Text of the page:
Publisher: Baylor University Press
ISBN: 0918954878
Category: History
Page: 150
View: 2815

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In this engaging study, James D. Ivy recovers an intriguing and neglected aspect of Texas cultural history--the confluence of social strategies that fueled the Texas prohibition movement. In particular, Ivy contends that Texas prohibitionists developed a southern strategy that characterized prohibition as a reform movement with southern roots in Texas soil. These prohibitionists overtly distanced themselves from northern evangelical reformers that had championed abolition, religious radicalism, or feminism in order to appeal to male voters anxious about their role in post-Reconstruction southern society. While their strategy succeeded insofar as it was able to gain the support of a majority of white males with close ties to the former Confederacy, it failed to persuade a majority of Texas voters to embrace prohibition.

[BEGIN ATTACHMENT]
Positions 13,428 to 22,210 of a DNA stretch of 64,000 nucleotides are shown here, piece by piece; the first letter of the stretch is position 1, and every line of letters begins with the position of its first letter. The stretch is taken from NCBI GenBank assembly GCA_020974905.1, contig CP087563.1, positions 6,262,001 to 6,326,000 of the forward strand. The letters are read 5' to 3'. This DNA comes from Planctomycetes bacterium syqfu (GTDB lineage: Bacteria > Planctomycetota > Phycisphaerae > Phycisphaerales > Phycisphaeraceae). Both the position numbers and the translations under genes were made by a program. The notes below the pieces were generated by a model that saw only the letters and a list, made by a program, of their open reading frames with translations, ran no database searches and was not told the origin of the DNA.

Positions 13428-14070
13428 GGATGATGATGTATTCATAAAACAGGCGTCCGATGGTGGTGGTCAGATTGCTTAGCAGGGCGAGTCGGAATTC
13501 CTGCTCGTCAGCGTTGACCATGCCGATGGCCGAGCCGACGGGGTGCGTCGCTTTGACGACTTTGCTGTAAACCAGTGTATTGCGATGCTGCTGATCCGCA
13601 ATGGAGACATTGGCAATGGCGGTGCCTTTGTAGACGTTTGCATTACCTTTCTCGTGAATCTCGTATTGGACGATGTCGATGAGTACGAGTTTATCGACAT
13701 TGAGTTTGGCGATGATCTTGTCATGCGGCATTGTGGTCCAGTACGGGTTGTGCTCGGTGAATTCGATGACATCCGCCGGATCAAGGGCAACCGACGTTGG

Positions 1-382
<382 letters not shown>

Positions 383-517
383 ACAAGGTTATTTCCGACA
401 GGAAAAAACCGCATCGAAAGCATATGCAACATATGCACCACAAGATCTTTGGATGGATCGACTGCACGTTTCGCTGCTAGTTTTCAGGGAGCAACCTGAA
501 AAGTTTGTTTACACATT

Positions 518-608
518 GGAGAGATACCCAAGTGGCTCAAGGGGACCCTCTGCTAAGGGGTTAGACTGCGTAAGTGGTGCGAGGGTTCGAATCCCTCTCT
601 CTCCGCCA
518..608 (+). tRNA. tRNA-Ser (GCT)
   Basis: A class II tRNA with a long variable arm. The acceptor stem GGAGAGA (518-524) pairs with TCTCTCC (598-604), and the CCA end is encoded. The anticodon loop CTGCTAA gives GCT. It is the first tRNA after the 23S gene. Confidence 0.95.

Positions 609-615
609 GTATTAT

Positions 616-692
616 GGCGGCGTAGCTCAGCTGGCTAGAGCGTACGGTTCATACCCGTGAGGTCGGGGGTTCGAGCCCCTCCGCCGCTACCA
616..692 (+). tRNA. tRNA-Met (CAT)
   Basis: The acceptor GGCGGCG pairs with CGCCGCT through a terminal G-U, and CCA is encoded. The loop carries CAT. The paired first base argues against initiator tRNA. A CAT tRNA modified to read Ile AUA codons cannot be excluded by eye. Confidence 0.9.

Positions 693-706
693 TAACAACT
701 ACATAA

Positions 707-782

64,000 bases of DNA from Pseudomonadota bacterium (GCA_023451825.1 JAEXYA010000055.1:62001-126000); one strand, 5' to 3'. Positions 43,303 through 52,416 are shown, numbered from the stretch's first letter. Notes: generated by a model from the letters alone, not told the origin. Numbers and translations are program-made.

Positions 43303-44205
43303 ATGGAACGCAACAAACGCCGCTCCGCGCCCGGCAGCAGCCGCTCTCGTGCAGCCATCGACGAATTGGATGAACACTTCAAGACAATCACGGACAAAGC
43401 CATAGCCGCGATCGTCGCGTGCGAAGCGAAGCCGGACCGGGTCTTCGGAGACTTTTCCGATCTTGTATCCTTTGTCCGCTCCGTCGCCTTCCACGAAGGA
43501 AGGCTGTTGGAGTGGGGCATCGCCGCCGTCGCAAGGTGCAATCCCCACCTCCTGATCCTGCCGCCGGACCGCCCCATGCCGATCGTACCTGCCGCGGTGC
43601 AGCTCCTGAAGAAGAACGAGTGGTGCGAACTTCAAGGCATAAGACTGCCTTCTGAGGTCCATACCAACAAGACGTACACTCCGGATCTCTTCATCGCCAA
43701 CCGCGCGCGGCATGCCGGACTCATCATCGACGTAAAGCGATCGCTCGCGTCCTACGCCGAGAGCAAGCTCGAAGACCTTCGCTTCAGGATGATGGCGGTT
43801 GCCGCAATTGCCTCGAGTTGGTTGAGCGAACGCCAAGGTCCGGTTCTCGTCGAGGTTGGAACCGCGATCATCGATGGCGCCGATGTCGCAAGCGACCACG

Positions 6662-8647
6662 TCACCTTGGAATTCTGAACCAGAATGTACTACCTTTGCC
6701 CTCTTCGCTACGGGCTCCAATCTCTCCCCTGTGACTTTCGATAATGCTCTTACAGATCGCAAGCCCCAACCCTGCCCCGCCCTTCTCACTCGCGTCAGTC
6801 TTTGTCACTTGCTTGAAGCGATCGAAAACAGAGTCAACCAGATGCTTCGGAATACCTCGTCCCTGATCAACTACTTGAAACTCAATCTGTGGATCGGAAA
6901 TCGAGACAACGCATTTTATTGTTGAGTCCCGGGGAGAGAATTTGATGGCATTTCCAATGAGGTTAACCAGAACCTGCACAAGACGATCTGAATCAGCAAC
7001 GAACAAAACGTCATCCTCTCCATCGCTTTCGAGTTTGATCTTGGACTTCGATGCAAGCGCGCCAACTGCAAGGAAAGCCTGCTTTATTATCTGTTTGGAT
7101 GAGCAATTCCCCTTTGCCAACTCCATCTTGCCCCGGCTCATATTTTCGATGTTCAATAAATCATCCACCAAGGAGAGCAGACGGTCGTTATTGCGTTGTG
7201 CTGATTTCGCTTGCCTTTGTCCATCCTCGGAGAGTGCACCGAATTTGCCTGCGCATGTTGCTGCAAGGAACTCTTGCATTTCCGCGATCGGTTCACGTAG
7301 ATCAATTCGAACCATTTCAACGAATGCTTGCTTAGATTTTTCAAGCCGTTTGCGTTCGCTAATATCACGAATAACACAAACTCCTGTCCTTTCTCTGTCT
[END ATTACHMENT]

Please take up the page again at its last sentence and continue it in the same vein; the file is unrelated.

Encyclopedia of Race, Ethnicity, and Society


Author: Richard T. Schaefer
Publisher: SAGE Publications
ISBN: 1452265860
Category: Social Science
Page: 1752
View: 6392